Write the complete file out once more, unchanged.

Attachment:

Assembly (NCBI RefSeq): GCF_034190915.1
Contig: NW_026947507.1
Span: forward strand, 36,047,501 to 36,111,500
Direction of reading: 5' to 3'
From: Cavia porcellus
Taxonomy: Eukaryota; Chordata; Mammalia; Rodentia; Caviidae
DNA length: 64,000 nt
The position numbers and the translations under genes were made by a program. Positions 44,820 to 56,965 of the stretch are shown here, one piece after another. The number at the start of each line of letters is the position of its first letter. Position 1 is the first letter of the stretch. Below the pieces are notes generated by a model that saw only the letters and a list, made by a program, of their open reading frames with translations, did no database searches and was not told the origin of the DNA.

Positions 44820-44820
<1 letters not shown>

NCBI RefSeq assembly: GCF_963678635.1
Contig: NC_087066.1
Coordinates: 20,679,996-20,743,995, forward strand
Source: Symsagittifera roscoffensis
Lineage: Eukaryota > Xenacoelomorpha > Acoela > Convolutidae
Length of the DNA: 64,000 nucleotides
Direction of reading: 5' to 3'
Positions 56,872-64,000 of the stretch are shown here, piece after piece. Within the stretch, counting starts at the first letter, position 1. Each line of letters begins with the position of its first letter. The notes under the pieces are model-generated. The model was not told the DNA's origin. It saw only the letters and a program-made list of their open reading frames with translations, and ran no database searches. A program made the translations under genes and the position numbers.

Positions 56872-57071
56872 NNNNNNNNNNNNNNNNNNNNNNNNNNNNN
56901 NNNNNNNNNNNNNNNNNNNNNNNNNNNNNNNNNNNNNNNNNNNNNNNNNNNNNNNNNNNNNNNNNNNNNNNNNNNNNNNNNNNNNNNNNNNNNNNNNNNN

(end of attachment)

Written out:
Assembly (NCBI RefSeq): GCF_034190915.1
Contig: NW_026947507.1
Span: forward strand, 36,047,501 to 36,111,500
Direction of reading: 5' to 3'
From: Cavia porcellus
Taxonomy: Eukaryota; Chordata; Mammalia; Rodentia; Caviidae
DNA length: 64,000 nt
The position numbers and the translations under genes were made by a program. Positions 44,820 to 56,965 of the stretch are shown here, one piece after another. The number at the start of each line of letters is the position of its first letter. Position 1 is the first letter of the stretch. Below the pieces are notes generated by a model that saw only the letters and a list, made by a program, of their open reading frames with translations, did no database searches and was not told the origin of the DNA.

Positions 44820-44820
<1 letters not shown>

NCBI RefSeq assembly: GCF_963678635.1
Contig: NC_087066.1
Coordinates: 20,679,996-20,743,995, forward strand
Source: Symsagittifera roscoffensis
Lineage: Eukaryota > Xenacoelomorpha > Acoela > Convolutidae
Length of the DNA: 64,000 nucleotides
Direction of reading: 5' to 3'
Positions 56,872-64,000 of the stretch are shown here, piece after piece. Within the stretch, counting starts at the first letter, position 1. Each line of letters begins with the position of its first letter. The notes under the pieces are model-generated. The model was not told the DNA's origin. It saw only the letters and a program-made list of their open reading frames with translations, and ran no database searches. A program made the translations under genes and the position numbers.

Positions 56872-57071
56872 NNNNNNNNNNNNNNNNNNNNNNNNNNNNN
56901 NNNNNNNNNNNNNNNNNNNNNNNNNNNNNNNNNNNNNNNNNNNNNNNNNNNNNNNNNNNNNNNNNNNNNNNNNNNNNNNNNNNNNNNNNNNNNNNNNNNN